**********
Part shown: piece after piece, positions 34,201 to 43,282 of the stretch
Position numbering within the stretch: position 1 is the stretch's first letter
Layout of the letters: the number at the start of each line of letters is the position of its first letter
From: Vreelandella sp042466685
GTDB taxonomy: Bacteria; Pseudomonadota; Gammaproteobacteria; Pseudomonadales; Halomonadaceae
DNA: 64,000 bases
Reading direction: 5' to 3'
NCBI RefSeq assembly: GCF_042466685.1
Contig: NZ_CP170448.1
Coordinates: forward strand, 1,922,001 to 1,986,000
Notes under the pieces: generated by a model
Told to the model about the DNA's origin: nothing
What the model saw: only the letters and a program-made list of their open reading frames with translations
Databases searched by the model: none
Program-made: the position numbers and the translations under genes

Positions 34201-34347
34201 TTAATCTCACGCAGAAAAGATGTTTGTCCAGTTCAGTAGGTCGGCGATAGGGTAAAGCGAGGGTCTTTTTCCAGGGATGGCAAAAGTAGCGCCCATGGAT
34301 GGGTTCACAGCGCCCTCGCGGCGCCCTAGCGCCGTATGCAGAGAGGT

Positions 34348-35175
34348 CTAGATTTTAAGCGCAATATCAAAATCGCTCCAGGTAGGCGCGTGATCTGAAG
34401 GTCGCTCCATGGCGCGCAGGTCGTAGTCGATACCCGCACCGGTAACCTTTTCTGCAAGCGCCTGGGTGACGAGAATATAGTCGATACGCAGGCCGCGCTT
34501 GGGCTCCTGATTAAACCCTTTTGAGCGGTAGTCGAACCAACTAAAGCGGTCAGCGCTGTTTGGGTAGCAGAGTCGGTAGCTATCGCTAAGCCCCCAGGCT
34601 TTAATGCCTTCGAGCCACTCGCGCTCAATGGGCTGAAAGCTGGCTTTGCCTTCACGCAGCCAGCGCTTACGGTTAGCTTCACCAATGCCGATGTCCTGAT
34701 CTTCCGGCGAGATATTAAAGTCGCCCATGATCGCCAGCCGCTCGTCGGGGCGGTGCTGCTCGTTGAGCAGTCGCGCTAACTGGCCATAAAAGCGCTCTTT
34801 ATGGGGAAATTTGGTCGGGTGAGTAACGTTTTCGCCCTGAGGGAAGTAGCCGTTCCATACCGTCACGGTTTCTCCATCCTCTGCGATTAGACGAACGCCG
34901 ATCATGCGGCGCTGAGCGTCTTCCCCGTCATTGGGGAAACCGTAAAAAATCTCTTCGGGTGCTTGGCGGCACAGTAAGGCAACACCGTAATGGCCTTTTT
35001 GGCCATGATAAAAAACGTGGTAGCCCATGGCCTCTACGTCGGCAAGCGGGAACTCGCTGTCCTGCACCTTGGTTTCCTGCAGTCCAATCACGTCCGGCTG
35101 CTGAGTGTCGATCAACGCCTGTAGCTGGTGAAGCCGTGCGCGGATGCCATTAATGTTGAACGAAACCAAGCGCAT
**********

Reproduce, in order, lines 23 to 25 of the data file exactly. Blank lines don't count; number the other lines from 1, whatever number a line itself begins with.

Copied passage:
34601 TTAATGCCTTCGAGCCACTCGCGCTCAATGGGCTGAAAGCTGGCTTTGCCTTCACGCAGCCAGCGCTTACGGTTAGCTTCACCAATGCCGATGTCCTGAT
34701 CTTCCGGCGAGATATTAAAGTCGCCCATGATCGCCAGCCGCTCGTCGGGGCGGTGCTGCTCGTTGAGCAGTCGCGCTAACTGGCCATAAAAGCGCTCTTT
34801 ATGGGGAAATTTGGTCGGGTGAGTAACGTTTTCGCCCTGAGGGAAGTAGCCGTTCCATACCGTCACGGTTTCTCCATCCTCTGCGATTAGACGAACGCCG